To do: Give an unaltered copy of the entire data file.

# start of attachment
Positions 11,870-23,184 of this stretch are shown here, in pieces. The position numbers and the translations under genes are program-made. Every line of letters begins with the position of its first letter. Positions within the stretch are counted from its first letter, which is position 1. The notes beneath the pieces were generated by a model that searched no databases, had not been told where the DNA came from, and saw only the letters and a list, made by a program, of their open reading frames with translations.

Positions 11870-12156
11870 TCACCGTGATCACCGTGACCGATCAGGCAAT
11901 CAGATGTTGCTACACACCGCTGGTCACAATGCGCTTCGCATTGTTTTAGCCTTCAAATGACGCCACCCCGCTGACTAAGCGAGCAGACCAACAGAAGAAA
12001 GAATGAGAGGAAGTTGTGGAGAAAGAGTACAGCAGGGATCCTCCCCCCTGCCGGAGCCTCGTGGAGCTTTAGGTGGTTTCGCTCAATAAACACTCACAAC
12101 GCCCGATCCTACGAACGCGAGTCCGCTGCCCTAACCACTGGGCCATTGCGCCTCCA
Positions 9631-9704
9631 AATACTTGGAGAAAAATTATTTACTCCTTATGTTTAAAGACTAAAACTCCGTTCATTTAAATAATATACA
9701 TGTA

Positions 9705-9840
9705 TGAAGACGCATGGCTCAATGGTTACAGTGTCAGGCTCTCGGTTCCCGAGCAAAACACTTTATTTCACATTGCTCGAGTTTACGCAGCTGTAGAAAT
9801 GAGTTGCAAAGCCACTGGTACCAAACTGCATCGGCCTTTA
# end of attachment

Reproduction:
Positions 11,870-23,184 of this stretch are shown here, in pieces. The position numbers and the translations under genes are program-made. Every line of letters begins with the position of its first letter. Positions within the stretch are counted from its first letter, which is position 1. The notes beneath the pieces were generated by a model that searched no databases, had not been told where the DNA came from, and saw only the letters and a list, made by a program, of their open reading frames with translations.

Positions 11870-12156
11870 TCACCGTGATCACCGTGACCGATCAGGCAAT
11901 CAGATGTTGCTACACACCGCTGGTCACAATGCGCTTCGCATTGTTTTAGCCTTCAAATGACGCCACCCCGCTGACTAAGCGAGCAGACCAACAGAAGAAA
12001 GAATGAGAGGAAGTTGTGGAGAAAGAGTACAGCAGGGATCCTCCCCCCTGCCGGAGCCTCGTGGAGCTTTAGGTGGTTTCGCTCAATAAACACTCACAAC
12101 GCCCGATCCTACGAACGCGAGTCCGCTGCCCTAACCACTGGGCCATTGCGCCTCCA
Positions 9631-9704
9631 AATACTTGGAGAAAAATTATTTACTCCTTATGTTTAAAGACTAAAACTCCGTTCATTTAAATAATATACA
9701 TGTA

Positions 9705-9840
9705 TGAAGACGCATGGCTCAATGGTTACAGTGTCAGGCTCTCGGTTCCCGAGCAAAACACTTTATTTCACATTGCTCGAGTTTACGCAGCTGTAGAAAT
9801 GAGTTGCAAAGCCACTGGTACCAAACTGCATCGGCCTTTA